The Early Years Podcast
Summary: The Early Years podcast is about supporting your young child’s development though everyday moments and activities. Each week we will explore topics that help you as parents and caregivers to sing, play, bond, and teach children in a creative, loving, and respectful way. We will offer support as you parent your young child through the critical early years of birth to five years old. These are years of rapid growth and development as a baby becomes a toddler, and then a young child. You, the parent, teach your child skills everyday through interactions, daily routines, new experiences, and play. You are critical to your child’s development. You are an engage parent and you are giving your child an enriched childhood. Each week, my guest and I will discuss topics and ideas relating to the early years of childhood. We explore ways for you to engage your child and support their development through everyday moments. We will be your parenting coaches to help you enrich their childhood, your days and your lives together.
It’s the time of year to start thinking about enrolling your child for preschool in the fall. Where do you start? In this episode, we talk about what to look for in a preschool in terms of number of students, teacher interactions, playground safety, and general impressions. We want our children to have a preschool experience that builds on learning through play and enhances a child’s love of learning. There is a lot to think about!
Often parents are concerned because their 18-24 month old child isn’t talking. In this episode, we share information about language development at 18 and 24 months. We also discuss points to help you understand your child’s communication development. It is important to look at what the child understands receptively. Do you think your child understands simple everyday words? How can you tell? Another important question is how is your child communicating? Communication is more than using words, it encompasses using gestures, facial expressions, and sounds. We offer specific ideas to work into your daily routines and your child’s play to help support their language development.
Dr. Lauren Burke, DPT, PT, a physical therapist who specializes in early intervention, joined me for this episode to talk about the importance of crawling for a child’s overall development. We start with tummy time and how the physical skills that a young baby learns through tummy time help lay the foundation for crawling. Lauren also shared ideas for parents to engage their child during tummy time making this important skill more interactive and enjoyable. This conversation covers the steps that come before crawling as well as ideas for encouraging crawling. We also talk about how and when to work on stairs, why to avoid using baby walkers, and when to be concerned about a baby’s physical skills.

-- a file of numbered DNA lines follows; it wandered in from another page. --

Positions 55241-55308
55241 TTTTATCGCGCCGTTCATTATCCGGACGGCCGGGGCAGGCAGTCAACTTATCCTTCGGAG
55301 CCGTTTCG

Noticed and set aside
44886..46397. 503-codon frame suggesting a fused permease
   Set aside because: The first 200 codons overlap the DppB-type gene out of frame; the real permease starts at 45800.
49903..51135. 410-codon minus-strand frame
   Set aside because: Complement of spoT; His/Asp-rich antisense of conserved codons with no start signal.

In our last episode, we talked about the concerns regarding screen time and young children. In this episode, I’m talking about how we can rethink screen time to make it more interactive and develop a family media plan that outlines the why, what, when, and where for of your child using screen time. By setting a structure and following it, it helps you manage your child’s screen time as well as their expectations.
We are talking about young children and screen time in this episode. The use of screens (phones, tablets, televisions, computers, game systems) is a significant concern for us as early interventionist. If you look around, many children are spending a lot of time on screens. What is the effect on their development when they spend more time on a screen instead of playing and interacting? We discuss research about the effects as well as difference between passive screen time and constructive playtime on a young child’s development. Step back and look at how your child is engaging in screen time. It’s time to evaluated the concerns and effects.